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Film Review: Three Billboards Outside Ebbing, Missouri @ London Film Festival 2017


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Writer/Director Martin McDonagh (In Bruges, Seven Psychopaths) deftly tackles hot-button issues with Three Billboards Outside Ebbing, Missouri - a darkly comic drama about a woman who demands justice for the murder of her daughter. 

Divorced mother Mildred Hayes (Frances McDormand), still grieving over the violent rape and murder of her daughter decides to rent three abandoned billboards and bring attention to the the lack of progress in the police investigationMany in her hometown are upset by this, including police chief Willoughby (Woody Harrelson), whom the billboards refer to by name. 

Even if the topic of police accountability wasn't such a pressing, controversial issue, Three Billboards Outside Ebbing, Missouri would still be an ambitious, daring movie. There are so many ways it could have gone wrong from concept to execution. Fortunately, this isn't the case.

For starters, there is no definitive right or wrong side here. The movie's eclectic cast of characters pretty much all reside in a murky, morally gray area and the story outright refuses to give you easy answers to tough questions. Mildred has a right to be angry and upset, but her words and actions can often be difficult to sympathize with.

When Willoughby confides in her that he's dying from cancer, Mildred says she already knew and decided to run the billboards anyway, because "they wouldn't be as effective after you croak." She's not indifferent to the pain her actions are causing, but she's more than willing to persevere regardless.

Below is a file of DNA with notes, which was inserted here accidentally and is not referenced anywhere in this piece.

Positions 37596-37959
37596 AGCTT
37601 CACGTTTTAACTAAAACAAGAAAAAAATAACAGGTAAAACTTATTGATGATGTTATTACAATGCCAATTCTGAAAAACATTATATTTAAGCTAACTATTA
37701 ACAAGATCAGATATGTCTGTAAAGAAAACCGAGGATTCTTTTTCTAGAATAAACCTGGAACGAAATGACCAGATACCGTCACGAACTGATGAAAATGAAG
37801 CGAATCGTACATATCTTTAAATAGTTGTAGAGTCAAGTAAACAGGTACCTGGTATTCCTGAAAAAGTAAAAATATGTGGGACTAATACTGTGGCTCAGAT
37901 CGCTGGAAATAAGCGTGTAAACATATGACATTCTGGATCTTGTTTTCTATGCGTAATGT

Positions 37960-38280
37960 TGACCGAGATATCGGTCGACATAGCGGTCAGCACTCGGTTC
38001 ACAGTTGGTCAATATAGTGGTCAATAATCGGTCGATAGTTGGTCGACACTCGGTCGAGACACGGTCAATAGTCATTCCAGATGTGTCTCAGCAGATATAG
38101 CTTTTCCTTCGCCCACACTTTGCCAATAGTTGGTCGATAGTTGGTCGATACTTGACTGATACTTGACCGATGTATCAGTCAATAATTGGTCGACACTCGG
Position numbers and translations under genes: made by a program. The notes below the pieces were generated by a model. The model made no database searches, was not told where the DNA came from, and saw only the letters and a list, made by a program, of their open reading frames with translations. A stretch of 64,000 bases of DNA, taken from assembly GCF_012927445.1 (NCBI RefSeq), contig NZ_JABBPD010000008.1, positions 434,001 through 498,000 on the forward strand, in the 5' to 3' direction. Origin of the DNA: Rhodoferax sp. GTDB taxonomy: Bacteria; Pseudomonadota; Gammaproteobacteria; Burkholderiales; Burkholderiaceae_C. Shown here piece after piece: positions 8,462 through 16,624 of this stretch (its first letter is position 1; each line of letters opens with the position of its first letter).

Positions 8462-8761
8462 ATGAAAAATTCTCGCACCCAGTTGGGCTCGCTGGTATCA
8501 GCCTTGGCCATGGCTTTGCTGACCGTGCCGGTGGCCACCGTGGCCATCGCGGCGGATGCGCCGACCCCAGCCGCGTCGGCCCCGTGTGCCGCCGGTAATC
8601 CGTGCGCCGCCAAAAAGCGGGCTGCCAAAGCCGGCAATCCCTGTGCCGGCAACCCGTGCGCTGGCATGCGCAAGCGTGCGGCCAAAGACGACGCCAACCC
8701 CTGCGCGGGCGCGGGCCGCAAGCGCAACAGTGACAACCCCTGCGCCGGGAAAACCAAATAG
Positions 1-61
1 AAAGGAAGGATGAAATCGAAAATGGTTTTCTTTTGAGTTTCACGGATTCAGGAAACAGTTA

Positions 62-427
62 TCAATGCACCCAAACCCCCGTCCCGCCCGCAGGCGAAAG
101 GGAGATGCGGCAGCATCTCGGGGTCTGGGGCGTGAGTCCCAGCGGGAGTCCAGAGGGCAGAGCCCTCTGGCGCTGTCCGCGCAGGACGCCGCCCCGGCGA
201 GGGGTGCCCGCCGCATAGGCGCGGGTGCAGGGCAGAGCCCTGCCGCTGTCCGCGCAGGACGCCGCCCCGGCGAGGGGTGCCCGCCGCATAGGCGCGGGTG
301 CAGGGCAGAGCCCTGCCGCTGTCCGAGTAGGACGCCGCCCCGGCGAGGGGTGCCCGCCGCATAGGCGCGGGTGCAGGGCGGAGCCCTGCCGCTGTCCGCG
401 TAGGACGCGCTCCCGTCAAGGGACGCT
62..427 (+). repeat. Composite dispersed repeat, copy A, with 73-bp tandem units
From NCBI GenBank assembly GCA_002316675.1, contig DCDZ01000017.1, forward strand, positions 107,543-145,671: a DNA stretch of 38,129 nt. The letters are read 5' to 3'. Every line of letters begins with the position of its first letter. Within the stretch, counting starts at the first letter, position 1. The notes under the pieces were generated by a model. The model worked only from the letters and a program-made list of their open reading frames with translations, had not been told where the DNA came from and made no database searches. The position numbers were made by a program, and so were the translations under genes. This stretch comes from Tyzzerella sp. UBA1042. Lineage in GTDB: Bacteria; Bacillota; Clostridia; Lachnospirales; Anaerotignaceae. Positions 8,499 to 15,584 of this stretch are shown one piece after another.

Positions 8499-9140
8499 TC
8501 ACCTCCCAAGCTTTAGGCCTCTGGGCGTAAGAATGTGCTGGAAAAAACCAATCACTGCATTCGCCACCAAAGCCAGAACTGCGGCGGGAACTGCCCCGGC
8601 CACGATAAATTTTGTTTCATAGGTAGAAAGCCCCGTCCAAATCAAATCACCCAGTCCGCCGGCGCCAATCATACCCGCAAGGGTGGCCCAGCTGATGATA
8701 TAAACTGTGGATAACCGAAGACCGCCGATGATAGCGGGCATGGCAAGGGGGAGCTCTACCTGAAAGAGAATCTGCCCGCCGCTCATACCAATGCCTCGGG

The character of Dixon (Sam Rockwell) is another great example. A racist, incompetent momma's boy with a penchant for abusing his power, Dixon seems like he's being set up as the movie's principal antagonist - particularly after a vicious an inexcusable display of police brutality - yet Three Billboards Outside Ebbing, Missouri opts to give him an unlikely and surprisingly effective redemption arc. 

All of this could have easily backfired and given us a movie full of unlikable, unsympathetic assholes, but it instead humanises the characters to a great extent. They're flawed, harsh and sometimes not easy to like or agree with - just like real people are. 

The depth of the characters gives the movie's incredibly talented cast a lot to work with and they do not disappoint. McDormand is absolutely incredible at portraying Mildred's cold, righteous anger and stubbornnes as well as her vulnerable side - her grief, her despair, her doubts. It's also a testament to both the strength of the writing and the quality of Sam Rockwell's performance that a character as despicable as Dixon can end up as someone you not only kind of feel bad for but want to see succeed and redeem himself. 

Three Billboards Outside Ebbing, Missouri's dramatic peaks are quite something, but what's even more remarkable is how well it balances them with a darkly comedic side. This is a pretty damn funny black comedy that knows exactly when and how to push the boundaries of good taste.

Whether it's Mildred telling a priest to fuck off or her own son Robbie (Lucas Hedges) calling her a cunt in the most amazing way possible, Three Billboards Outside Ebbing, Missouri is just the right amount of crass. It's absolutely hillarious, yet the comedy never undermines the drama. 

The movie's open-ended final scene perfectly matches its ambiguity. It doesn't give you clear answers or solutions not because it's lazy or unwilling to commit to a stance, but because it's content to present you with a complex scenario and let you make up your own mind. Three Billboards Outside Ebbing, Missouri is challenging, brilliant and funny as hell - one of the year's best movies and a showcase for some of the year's best performances. 

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